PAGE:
Every parent wants to provide for his or her child’s education, a worthwhile goal though one that can seem overwhelming. We’re here to ease your mind. Put the baby down for a nap, take a deep breath, and consider these simple steps.
Step one: be realistic.
This will help a lot. Settle in your mind that paying for your child’s entire education can be daunting, even unrealistic. If you saved $50/month with no interest (which may be a difficult amount for some parents) for the next 18 years, you would only have $10,800 by the time your child graduates high school. In 1993, the average cost of a 4-year college education was roughly $30,000*. Today it is roughly $88,000*. Imagine what it will be 18 years from now! But don’t panic. That just means your $10,000 is a supplemental savings plan to use in conjunction with other resources. The key to maximizing this is to be wise about how
Think twice before you put the money in the baby’s name.
Many people make the mistake of starting a savings account in their child’s name at an early age. This can present multiple issues, not the least of which is that when your child turns 18 he can do whatever he wants with that money. You could find yourself having saved for 18 years to buy a road trip sedan. But a greater problem with this plan is that when your child attempts to apply for college grants and loans, this large sum sitting in his savings account may hinder his ability to take advantage of those assistance programs. If you need to segregate the funds to make sure you don’t spend it, that’s totally fine. But there are better ways to do it.
What about educational savings plans?
Another option is a tax-qualified savings vehicle such as a 529 Plan, or an Educational IRA. These are perfectly legitimate savings strategies, with pro’s and con’s.
PROS: The plan is growing throughout its lifetime, and as long as the money is used for education (in the case of a 529 plan, it must be used for higher education), you can pull it out tax-free**. You own the plan, it’s tax-deferred and your child is the beneficiary. You control the assets and can change beneficiaries if you choose (for instance if the intended child decides not to go to college, but another child does). Using our $50 per month example and a 5% return, you’d end up with about $17,000 at the end of 18 years, of which you contributed $10,000. You will never pay taxes on that additional $7,000 as long as it’s used for education expenses (room, board, tuition, books – not a car or food). Finally, if you decide to use the money for something else, you can withdraw it, although you will pay taxes and a 10% penalty on the gains (the $7,000).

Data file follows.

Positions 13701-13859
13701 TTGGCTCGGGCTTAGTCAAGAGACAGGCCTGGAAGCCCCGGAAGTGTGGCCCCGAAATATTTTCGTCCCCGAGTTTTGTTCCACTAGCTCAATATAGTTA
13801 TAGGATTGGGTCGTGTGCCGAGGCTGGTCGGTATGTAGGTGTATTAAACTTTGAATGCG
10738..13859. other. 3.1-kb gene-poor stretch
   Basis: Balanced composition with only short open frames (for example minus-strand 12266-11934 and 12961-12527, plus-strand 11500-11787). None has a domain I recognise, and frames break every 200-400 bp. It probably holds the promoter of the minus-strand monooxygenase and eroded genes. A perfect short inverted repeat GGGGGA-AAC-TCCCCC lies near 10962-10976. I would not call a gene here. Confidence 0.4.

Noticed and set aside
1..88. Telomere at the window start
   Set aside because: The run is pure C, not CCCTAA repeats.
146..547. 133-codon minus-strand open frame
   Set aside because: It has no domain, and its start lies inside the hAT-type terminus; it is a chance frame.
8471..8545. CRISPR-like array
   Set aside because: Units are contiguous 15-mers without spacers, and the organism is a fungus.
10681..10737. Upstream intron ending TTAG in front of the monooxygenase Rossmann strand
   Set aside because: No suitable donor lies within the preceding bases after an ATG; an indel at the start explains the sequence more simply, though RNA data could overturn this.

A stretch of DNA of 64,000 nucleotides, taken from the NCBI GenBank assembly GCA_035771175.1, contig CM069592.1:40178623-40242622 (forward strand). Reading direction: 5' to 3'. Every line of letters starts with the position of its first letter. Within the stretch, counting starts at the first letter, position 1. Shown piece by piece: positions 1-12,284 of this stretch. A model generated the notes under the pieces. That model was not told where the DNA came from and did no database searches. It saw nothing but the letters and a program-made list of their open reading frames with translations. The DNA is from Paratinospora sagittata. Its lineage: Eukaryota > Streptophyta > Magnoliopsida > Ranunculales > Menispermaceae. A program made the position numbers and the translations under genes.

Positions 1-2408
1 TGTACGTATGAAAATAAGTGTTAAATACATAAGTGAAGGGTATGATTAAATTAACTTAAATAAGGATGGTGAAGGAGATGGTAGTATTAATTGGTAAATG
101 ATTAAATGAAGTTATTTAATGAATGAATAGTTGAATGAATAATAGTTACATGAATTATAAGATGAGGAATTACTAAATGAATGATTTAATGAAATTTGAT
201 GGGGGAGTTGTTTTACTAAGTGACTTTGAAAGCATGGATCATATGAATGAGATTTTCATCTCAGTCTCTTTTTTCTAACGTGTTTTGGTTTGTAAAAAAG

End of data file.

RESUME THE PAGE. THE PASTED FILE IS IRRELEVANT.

CONS: There are two potential problems with a 529 Plan or Educational IRA: the first is that you are limited to educational expenses only for its use. But more importantly, these accounts still hold potential to inhibit the use of college loans and grants. Schools, when looking at applications for financial aid, look at the parents’ assets as well as the student’s. These plans count as assets for you, and therefore prevent you from maximizing the amount of assistance benefits your child may receive.
As a final note regarding 529s and Educational IRAs, these may be better accounts for grandparents who can deposit a large lump sum (as opposed to small incremental contributions), which will allow it to grow much more over the same time period.
What are some other options?
If you’re not already using it for your retirement, a Roth IRA may be an option. Here’s why:
- Although it will end up being the same amount of money (using our $50 per month, 5% return model), you can pull the contributions (the part you put in) out tax-free and penalty-free at any time, for any reason.
- You can pull out the gains (that extra $7,000 from our earlier example) penalty-free if they are being used for qualified higher education expenses, but you do have to pay taxes on them. However, assuming your gains are small, the taxes will be too.
- You also have the option to pull out the first $10,000 in contributions with no taxes or penalties, and leave the gains in the account to continue growing if you choose to.
For some, such as parents who can only save small amounts per month, the benefits of the Roth IRA may outweigh the cons of having to pay taxes on the gains, allowing your child more leverage to use the money you saved in conjunction with other types of assistance.
There are many other options as well. Some parents choose to purchase a life insurance policy and dramatically overpay the premium, which has the double benefit of building up a cash pile you can pull out later, and protecting your family in the event of tragedy.
Of course these are all high-level overviews of life situations and we all know life is more complicated than that. That’s why we strongly recommend you sit down and talk with a professional who understands all the available options before you make any decisions about saving for college. A financial advisor can present the options in a way that fits your lifestyle and takes future possibilities into account. But we hope this gives you a place to start. What are your savings questions and ideas?
** Consult a tax advisor for actual tax benefits and information